The National Health Promotion Center revealed the results of a poll that measured public knowledge about mental health.
The poll was conducted in the Osh, Jalal-Abad, and Batken regions. The intended audience comprised those over the age of 18 who lived in cities, district centres, and villages. People of all sexes, ages, educational levels, and socioeconomic classes made up the crowd.
According to the poll, the general public has a low level of mental health awareness. Despite the fact that 59% of respondents are familiar with the concept of depression, and half of those who said they have anxiety (50%) are aware that these symptoms are linked to mental illness, only 37% are aware that these disorders are linked to mental illness. However, the majority of those asked (53%) agree that depression and anxiety should be addressed by a doctor. A family physician should be consulted by 27% of those polled, whereas a neurologist should be consulted by 40% of those polled. According to 22% of respondents, seeing a psychiatrist is the best option. Only 8% of those polled believe they should consult a therapist. Of those asked, 24% said they had no idea which specialist they should consult. Only 2% of respondents said they would see a cardiologist. It’s possible that this is due to a scarcity of mental health professionals on the area.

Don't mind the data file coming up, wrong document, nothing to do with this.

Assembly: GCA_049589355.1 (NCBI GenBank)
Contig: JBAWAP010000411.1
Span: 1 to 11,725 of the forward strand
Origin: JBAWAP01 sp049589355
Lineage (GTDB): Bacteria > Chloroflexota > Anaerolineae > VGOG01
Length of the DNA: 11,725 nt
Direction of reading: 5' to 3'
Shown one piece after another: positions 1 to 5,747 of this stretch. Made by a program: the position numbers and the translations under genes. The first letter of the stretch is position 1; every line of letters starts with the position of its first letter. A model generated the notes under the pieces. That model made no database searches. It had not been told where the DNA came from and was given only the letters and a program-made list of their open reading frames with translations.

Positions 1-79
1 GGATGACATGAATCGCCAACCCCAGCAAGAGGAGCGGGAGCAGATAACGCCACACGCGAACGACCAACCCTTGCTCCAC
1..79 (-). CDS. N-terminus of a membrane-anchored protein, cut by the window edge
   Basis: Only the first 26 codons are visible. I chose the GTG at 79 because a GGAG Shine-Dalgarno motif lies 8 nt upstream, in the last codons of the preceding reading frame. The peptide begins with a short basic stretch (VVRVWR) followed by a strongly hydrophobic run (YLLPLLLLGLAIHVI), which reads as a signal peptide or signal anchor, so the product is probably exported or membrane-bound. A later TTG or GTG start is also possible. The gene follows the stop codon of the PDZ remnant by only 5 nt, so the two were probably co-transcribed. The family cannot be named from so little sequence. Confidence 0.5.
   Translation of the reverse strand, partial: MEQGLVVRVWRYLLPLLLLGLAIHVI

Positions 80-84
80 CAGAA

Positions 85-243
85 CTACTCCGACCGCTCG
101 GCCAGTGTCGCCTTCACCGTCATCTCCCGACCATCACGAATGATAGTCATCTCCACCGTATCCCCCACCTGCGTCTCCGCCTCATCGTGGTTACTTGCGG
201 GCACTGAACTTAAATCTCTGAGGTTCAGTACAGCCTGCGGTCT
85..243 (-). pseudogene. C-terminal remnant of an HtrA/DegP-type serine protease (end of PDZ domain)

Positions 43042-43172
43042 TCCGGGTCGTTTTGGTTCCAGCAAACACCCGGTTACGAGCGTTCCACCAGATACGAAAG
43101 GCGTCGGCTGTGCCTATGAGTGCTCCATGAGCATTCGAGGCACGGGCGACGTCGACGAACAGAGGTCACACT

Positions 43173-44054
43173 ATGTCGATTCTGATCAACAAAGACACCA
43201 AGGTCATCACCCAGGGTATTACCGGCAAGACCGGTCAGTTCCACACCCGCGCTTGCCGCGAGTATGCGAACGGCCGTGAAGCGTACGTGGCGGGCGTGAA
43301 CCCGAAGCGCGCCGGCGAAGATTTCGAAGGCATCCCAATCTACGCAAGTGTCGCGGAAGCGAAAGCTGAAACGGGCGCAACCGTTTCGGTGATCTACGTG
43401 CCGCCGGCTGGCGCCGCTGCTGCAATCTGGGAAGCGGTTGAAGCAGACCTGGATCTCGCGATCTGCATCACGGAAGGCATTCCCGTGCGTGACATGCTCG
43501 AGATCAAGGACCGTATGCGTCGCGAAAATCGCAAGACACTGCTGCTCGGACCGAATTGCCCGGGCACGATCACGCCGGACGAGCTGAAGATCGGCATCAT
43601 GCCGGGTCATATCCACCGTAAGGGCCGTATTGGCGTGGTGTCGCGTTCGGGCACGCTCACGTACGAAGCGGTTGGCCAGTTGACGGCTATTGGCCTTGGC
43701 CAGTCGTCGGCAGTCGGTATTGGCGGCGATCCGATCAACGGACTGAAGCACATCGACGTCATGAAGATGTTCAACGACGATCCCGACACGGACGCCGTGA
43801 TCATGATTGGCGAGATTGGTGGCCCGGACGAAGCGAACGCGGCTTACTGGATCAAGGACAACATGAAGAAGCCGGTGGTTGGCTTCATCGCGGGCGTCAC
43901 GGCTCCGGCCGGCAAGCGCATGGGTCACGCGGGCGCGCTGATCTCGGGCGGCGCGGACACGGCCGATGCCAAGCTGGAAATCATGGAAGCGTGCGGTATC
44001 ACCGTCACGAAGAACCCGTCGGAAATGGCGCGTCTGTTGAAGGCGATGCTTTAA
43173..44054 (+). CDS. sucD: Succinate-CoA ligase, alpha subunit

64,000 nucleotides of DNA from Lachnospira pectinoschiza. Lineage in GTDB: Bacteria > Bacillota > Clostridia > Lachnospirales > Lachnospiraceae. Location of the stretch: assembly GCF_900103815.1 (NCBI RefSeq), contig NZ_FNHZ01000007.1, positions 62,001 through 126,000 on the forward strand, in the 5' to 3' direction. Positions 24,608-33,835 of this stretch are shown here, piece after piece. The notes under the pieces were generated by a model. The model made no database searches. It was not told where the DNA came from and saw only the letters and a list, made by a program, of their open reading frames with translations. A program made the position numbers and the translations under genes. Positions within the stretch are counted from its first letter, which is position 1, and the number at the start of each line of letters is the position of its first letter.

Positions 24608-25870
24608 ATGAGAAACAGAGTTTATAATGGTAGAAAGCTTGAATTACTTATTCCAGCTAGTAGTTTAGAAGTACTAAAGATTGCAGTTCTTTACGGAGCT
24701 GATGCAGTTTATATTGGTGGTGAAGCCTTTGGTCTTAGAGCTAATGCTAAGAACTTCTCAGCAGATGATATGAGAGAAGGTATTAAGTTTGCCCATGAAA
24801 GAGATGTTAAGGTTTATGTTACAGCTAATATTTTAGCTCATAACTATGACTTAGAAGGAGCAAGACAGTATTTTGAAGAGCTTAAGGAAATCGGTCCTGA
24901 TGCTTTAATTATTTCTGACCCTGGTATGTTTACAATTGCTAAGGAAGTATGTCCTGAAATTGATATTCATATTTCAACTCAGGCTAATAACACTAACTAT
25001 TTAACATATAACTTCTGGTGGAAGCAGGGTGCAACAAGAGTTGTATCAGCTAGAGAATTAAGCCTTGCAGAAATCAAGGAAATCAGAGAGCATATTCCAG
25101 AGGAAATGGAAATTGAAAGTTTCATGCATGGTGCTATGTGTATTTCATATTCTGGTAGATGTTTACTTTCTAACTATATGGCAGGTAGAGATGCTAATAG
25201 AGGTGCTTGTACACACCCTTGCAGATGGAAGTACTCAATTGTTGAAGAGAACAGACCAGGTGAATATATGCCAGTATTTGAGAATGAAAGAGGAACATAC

The general people, according to the poll, have a poor knowledge of mental illnesses. Schizophrenia is a condition that respondents are familiar with, with 25% mentioning it. 18% of respondents reported epilepsy and stress, while 17 percent and 13 percent, respectively, mentioned melancholy and worry.
Respondents also highlighted Alzheimer’s disease (4 percent), hypochondria (3 percent), and dementia (3 percent), all of which are prevalent mental diseases among the elderly and senile.
Similarly, respondents’ understanding of mental health issues in children and adolescents is insufficient. Cerebral palsy (20%), developmental impairments (16%), and gambling addiction are the most common conditions stated by respondents (12 percent ). 7 percent of respondents are aware of Down’s syndrome, whereas 4 percent are aware of autism and 3 percent are aware of epilepsy.
The majority of respondents, especially women in their twenties and thirties, expressed a desire to learn more about mental health.
More information about depression and stress would be welcomed by the majority of responders (34% and 31%, respectively). A total of 26% of those polled wanted to learn more about suicides, while 22% wanted to learn more about distressing situations. Mental illnesses among children and adolescents, as well as the elderly and senile, pique the attention of 12% of those polled. 11% of people want to learn more about drug and alcohol abuse. According to the research, 17% of respondents wish to learn more about all mental diseases and difficulties.